King County Monitors the Ongoing Economic, Social, and Health Effects of COVID-19
PUBLIC HEALTH—SEATTLE & KING COUNTY, WASHINGTON
Public Health—Seattle & King County is monitoring key economic, social, and health effects of community mitigation strategies to slow the spread of COVID-19.
March 1, 2021
Community mitigation strategies used to slow pandemics—such as physical distancing policies, mask mandates, avoiding crowds, hand washing or using hand sanitizers, business and school closures, and travel restrictions—can reduce the spread of disease but have other effects on individual health and community well-being. As the local health jurisdiction tasked with protecting the health of its residents, Public Health—Seattle & King County (PHSKC) needed to quickly develop ways to monitor and evaluate the ongoing social and economic impacts of the COVID-19 mitigation responseexternal icon. The first COVID-19 case diagnosed in the United States came through the international airport in King County, Washington, in January 2020, with additional community-acquired cases diagnosed among King County residents in February 2020. As cases began to increase, state and local governments enacted strategies designed to prevent person-to-person spread of the novel coronavirus.
In population health assessmentsexternal icon, King County often performs better than the US average but continues to face stark health disparities by race/ethnicity, location, and income. COVID-19 is no exceptionexternal icon.
With support from CDC, PHSKC incorporated aspects of CDC’s approach to evaluating COVID-19 community mitigation strategies to track various social, emotional, and economic impacts on the King County community since April 2020. This approach includes:
- Economic indicators (i.e., unemployment claims, hotline calls for assistance with social services, daily local traffic and mobility)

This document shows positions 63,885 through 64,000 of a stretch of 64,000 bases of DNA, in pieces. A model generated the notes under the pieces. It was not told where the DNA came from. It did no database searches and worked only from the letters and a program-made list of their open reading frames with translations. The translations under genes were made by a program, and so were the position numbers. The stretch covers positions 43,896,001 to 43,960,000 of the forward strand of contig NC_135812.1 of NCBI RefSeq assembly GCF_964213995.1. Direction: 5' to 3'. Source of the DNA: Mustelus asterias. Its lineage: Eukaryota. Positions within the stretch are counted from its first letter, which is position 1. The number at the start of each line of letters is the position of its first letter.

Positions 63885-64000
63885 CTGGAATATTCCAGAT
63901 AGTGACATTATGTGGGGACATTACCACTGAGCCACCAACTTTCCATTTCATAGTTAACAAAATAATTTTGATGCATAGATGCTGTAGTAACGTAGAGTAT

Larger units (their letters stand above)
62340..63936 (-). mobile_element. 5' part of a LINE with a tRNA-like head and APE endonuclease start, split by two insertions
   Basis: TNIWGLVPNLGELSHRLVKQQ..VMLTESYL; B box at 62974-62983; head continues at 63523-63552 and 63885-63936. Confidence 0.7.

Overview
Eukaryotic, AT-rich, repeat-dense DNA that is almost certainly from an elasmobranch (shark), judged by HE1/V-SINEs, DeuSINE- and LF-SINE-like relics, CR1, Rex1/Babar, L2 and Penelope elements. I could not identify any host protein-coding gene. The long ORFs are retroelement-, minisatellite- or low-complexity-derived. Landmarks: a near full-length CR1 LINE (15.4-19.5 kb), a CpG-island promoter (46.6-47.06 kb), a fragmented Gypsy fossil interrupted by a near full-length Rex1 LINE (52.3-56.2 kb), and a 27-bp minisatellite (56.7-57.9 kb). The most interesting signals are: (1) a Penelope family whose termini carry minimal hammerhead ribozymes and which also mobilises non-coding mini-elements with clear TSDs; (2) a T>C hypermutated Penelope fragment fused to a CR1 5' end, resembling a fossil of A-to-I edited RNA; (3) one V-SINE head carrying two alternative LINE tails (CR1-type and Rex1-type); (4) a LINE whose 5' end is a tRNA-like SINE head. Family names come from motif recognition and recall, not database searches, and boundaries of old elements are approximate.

- Social indicators (i.e., food insecurity, domestic violence, household Internet access)
- Health and behavioral health indicators (i.e., Medicaid enrollments, mental health crisis calls, suicide-related emergency department visits, youth suicide ideation)
Where data allow, PHSKC is examining strategies over time, by race/ethnicity, geography, age, sex, sexual orientation, gender identity, occupation, and disability status, as well as comparing with data from previous years.
To inform planning, PHSKC selected metrics that were:
- Timely—New data available daily, weekly, or monthly with no more than a month lag in reporting
- Valid—High-quality data sourcesexternal icon with technical reportsexternal icon
- Responsive—Likely to change quickly during and after implementation of COVID-19 mitigation strategies
- Representative—Relevant to a topic area and directly linked to community mitigation efforts
- Disaggregated— Data are analyzed by COVID-19 risk group, race, place, gender, health, and socioeconomic status to identify areas of
To support data-driven decision making, metrics are reported in a publicly available dashboardexternal icon, topical technical briefsexternal icon, infographics, and blogs. PHSKC will continue to track the effects of COVID-19 through May 2022 or longer.
These indicators, in conjunction with highlighting the shifting local policies around COVID-19, can inform communities and policymakers’ response-planning efforts by providing useful information to help identify and address unintended effects of the pandemic.
For more information, contact Amy Laurent, Epidemiologist, Public Health—Seattle & King County
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Disclaimer: Field Notes is designed to spotlight success and innovation in state, tribal, local, and territorial (STLT) health agencies. It is part of the Centers for Disease Control and Prevention’s (CDC’s) effort to highlight what is happening on the front lines of public health. The information in Field Notes is provided by STLT agencies external to CDC. Provision of this information is for informational purposes and does not necessarily constitute an endorsement, recommendation, and/or represent the views of CDC.